A possible retreat from giving all 16-year-olds vouchers to buy their education and training is signalled in the new White Paper on competitiveness this week.
But a senior Employment Department source told The TES: "The issue is by no means dead." A campaign is going on within the Cabinet to have options to pilot as soon as possible. Ministers have become excited again about the possibilities.
Enthusiasm had been dampened by a disappointing report from the consultancy Coopers and Lybrand, hired by the Government to do a feasibility study. Its report angered Employment Secretary Michael Portillo, who is said to have found it "nebulous" and lacking in strategic detail.
The source said: "If he was in control, you would have them in next week. " The majority of the Cabinet is now behind the voucher idea, though Education Secretary Gillian Shephard is said to blow hot and cold.
Learning credits are backed by the CBI and were hailed in last year's White Paper as the way to introduce the rigour of the marketplace into post-16 education and training. In the latest paper, the ministers say: "The Government remains attracted to the principle of learning credits."
But the possibility of a big push to introduce them before the next general election is remote. Despite the Coopers and Lybrand report and other consultations, ministers say in the White Paper that they want more advice and "wouldwelcome views before deciding how best to develop the ideasfurther. "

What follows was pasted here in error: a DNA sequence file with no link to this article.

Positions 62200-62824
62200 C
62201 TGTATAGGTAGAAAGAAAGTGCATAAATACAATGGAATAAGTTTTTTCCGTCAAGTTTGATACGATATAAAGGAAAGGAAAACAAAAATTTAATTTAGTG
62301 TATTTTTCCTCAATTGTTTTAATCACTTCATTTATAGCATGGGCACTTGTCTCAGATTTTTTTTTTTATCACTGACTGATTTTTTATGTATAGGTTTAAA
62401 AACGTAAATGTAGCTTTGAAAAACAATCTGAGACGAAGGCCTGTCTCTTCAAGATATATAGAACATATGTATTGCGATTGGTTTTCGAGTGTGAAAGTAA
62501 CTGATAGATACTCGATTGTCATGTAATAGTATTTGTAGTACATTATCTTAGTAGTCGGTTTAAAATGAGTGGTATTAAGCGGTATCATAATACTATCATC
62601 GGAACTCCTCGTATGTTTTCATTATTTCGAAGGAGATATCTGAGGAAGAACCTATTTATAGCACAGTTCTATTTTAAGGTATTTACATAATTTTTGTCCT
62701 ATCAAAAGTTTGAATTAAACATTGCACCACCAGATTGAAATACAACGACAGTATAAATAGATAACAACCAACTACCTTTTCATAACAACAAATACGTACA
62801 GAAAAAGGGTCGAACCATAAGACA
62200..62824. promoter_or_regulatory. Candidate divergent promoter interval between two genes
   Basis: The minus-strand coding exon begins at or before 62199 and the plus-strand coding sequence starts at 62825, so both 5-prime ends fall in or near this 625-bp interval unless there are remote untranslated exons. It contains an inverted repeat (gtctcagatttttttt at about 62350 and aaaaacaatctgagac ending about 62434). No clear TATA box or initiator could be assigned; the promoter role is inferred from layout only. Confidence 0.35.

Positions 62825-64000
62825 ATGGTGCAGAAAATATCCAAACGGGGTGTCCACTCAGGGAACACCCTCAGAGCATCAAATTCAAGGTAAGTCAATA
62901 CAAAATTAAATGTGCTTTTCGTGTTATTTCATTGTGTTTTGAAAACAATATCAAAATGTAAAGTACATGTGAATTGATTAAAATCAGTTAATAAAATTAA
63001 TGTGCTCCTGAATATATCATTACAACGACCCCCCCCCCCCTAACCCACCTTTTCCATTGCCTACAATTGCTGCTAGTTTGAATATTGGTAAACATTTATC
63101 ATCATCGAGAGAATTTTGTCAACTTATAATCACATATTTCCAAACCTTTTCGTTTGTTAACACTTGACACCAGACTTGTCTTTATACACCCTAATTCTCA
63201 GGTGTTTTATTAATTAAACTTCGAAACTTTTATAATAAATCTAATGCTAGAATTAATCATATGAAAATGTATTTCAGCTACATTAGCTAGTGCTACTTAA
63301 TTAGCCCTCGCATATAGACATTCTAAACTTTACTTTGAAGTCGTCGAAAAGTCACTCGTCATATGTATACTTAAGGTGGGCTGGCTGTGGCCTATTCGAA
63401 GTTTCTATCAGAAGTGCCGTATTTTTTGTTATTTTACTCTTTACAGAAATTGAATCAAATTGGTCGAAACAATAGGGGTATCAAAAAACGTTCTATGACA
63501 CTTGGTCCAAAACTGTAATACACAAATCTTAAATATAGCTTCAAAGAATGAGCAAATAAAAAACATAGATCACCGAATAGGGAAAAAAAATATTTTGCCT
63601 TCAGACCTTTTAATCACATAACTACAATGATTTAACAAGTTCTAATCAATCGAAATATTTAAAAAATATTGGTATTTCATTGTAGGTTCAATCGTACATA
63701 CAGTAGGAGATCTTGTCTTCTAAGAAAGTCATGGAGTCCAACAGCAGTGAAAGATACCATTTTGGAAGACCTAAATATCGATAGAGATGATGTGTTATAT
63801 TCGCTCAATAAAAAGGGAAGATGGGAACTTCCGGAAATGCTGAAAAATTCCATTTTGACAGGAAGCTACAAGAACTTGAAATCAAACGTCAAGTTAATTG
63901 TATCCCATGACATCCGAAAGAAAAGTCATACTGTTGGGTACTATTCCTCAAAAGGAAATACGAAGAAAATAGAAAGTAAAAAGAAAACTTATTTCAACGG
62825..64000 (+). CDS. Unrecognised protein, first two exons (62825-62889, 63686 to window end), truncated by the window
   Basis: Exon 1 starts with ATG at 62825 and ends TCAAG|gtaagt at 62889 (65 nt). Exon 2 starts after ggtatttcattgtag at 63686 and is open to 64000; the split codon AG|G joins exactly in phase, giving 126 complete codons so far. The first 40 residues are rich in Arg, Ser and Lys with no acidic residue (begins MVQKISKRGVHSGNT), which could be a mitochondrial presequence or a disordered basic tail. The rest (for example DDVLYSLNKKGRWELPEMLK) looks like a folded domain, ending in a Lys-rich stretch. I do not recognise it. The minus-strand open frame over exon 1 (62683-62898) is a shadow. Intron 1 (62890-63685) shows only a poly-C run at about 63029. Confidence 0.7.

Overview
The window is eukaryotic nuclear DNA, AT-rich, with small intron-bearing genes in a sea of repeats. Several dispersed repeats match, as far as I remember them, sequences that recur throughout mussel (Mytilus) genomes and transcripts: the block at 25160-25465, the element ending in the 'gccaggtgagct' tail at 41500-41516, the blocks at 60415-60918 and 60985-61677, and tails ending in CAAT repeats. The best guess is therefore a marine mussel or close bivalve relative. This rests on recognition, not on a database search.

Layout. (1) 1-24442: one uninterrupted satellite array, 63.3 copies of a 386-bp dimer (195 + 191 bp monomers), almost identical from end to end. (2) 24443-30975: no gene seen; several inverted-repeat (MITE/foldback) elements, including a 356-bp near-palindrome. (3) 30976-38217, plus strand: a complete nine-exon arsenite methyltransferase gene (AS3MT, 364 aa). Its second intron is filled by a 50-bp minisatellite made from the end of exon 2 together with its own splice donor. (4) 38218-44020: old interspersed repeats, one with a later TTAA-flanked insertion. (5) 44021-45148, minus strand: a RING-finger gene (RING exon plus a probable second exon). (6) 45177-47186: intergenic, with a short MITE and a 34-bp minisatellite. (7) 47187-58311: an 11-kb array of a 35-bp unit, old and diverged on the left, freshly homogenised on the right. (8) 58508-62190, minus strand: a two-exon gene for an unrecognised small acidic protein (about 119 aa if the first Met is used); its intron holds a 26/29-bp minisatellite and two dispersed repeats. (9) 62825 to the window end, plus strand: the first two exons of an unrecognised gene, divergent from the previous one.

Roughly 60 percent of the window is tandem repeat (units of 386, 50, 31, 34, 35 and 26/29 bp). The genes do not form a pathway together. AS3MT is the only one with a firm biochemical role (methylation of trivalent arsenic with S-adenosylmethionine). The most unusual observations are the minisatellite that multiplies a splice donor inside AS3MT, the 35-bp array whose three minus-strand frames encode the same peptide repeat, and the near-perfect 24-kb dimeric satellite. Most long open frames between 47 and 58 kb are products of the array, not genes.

They go on to accept that learning credits may not be necessary: "The (Coopers and Lybrand) report also suggests some measures, not involving a fully-fledged learning credits system, which might help the Government achieve its education and training policy objectives."
Such measures included increasing competition by cutting prices and "removing the structural rigidities that make it difficult for new providers to become established". Many of these are contained in the new White Paper.
The Coopers and Lybrand report analyses four broad models for learning credits but argues that there are more pressing concerns, such as the impact of different teaching styles on learning and the influence of careers advice.
* Extra cash was announced to support vocational education in schools. There will be a further Pounds 14 million next year to improve GNVQs, with a particular emphasis on teacher training. An additional Pounds 29 million was already announced for the current year in the 1994 Budget.
Headteachers will be disappointed that the White Paper flags up the Headlamp scheme, launched last year to help them develop management and leadership skills, but fails to say why its introduction has been delayed.